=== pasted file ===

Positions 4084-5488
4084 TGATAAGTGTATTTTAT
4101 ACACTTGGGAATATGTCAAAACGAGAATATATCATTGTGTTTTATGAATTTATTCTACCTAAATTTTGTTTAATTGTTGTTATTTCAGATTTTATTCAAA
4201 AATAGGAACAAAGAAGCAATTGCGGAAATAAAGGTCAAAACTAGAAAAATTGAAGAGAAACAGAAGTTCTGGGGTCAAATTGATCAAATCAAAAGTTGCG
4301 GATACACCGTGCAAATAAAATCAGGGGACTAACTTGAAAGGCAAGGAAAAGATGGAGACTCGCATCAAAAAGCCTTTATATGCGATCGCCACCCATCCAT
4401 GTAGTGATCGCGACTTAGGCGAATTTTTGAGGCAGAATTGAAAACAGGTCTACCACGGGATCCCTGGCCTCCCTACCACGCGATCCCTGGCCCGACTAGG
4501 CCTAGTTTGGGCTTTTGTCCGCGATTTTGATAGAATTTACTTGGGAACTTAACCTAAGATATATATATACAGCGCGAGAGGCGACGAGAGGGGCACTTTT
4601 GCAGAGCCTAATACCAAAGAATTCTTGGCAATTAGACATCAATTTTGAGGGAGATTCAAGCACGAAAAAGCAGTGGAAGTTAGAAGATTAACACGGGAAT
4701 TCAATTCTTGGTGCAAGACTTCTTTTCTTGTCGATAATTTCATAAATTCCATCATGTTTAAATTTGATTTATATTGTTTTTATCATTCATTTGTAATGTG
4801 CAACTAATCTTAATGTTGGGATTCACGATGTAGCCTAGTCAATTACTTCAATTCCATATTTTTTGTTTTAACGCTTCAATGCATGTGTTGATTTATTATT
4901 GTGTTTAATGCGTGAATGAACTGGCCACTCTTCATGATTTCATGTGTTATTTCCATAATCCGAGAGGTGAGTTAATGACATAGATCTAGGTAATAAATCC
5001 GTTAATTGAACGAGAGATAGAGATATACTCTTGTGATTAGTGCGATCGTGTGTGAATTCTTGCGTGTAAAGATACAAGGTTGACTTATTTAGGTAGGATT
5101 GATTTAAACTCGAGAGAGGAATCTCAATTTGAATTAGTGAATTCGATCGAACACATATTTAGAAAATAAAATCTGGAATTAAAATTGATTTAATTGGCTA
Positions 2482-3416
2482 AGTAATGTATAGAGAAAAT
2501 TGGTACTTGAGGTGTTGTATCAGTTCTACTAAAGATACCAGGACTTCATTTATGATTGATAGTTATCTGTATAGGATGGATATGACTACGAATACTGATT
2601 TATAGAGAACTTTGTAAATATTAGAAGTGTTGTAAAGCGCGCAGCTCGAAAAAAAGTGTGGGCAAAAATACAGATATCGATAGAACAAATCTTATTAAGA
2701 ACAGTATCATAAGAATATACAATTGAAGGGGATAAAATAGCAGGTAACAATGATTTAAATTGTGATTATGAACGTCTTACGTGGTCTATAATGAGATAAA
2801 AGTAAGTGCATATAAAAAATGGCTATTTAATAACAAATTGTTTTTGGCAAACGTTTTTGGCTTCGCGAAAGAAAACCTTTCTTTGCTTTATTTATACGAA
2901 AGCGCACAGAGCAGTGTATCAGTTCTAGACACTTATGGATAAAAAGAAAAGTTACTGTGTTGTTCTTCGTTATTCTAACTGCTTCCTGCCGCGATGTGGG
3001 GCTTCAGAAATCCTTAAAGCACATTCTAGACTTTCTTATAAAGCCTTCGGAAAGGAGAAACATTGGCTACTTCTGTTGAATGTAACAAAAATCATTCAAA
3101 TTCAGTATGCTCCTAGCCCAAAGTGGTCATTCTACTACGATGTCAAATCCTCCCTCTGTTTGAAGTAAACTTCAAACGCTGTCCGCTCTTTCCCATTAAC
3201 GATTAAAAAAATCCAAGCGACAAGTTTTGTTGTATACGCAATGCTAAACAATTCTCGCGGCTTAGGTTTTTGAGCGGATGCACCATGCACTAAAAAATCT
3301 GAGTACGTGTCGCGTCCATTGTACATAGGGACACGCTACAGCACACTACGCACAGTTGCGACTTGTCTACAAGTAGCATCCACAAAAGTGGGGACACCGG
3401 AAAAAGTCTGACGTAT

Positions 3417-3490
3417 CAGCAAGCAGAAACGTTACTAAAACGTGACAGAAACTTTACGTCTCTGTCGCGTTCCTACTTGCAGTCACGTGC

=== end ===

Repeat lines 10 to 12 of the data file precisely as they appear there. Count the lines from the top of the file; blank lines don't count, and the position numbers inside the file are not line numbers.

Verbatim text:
4801 CAACTAATCTTAATGTTGGGATTCACGATGTAGCCTAGTCAATTACTTCAATTCCATATTTTTTGTTTTAACGCTTCAATGCATGTGTTGATTTATTATT
4901 GTGTTTAATGCGTGAATGAACTGGCCACTCTTCATGATTTCATGTGTTATTTCCATAATCCGAGAGGTGAGTTAATGACATAGATCTAGGTAATAAATCC
5001 GTTAATTGAACGAGAGATAGAGATATACTCTTGTGATTAGTGCGATCGTGTGTGAATTCTTGCGTGTAAAGATACAAGGTTGACTTATTTAGGTAGGATT